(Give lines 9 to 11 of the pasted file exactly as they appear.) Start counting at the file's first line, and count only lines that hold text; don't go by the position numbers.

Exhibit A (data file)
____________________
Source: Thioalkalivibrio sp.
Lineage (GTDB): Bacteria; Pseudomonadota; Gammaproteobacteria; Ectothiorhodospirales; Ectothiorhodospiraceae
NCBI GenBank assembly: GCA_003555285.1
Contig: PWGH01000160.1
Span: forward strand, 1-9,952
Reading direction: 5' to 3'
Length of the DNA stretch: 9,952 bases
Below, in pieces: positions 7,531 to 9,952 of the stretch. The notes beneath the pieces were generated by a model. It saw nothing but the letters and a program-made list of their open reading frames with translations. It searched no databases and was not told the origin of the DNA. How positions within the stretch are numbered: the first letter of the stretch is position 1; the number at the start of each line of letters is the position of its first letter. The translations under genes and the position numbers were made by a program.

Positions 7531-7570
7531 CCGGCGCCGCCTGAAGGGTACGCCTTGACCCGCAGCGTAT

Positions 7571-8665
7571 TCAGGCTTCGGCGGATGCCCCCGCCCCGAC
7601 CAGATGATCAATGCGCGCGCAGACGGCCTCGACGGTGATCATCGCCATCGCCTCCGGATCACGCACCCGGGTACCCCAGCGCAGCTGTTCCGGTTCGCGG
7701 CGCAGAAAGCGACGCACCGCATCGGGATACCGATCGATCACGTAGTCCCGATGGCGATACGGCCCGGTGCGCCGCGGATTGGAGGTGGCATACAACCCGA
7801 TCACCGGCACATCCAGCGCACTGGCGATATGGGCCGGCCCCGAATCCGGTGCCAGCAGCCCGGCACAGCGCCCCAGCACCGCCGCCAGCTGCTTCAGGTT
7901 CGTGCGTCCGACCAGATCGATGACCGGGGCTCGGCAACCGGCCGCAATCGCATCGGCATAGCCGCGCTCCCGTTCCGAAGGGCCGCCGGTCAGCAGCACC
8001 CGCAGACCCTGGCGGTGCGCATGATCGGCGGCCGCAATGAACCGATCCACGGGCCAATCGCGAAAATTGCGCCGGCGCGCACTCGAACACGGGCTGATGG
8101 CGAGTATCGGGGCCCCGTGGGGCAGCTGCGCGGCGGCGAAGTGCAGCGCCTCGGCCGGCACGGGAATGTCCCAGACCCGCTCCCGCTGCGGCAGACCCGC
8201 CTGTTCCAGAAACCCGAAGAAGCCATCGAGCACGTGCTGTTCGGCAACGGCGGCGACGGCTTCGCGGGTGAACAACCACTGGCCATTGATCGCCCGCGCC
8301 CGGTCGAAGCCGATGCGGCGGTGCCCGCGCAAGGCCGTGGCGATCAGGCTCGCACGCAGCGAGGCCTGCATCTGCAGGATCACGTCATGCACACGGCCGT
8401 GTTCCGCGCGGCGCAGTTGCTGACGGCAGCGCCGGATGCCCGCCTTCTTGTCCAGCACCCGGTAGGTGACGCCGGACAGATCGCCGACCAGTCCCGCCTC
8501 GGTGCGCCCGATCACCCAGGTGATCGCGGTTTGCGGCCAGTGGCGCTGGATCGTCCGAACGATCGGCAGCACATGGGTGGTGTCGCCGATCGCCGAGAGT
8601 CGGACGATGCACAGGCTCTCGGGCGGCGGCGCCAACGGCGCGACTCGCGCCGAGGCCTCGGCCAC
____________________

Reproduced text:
Positions 7531-7570
7531 CCGGCGCCGCCTGAAGGGTACGCCTTGACCCGCAGCGTAT

Positions 7571-8665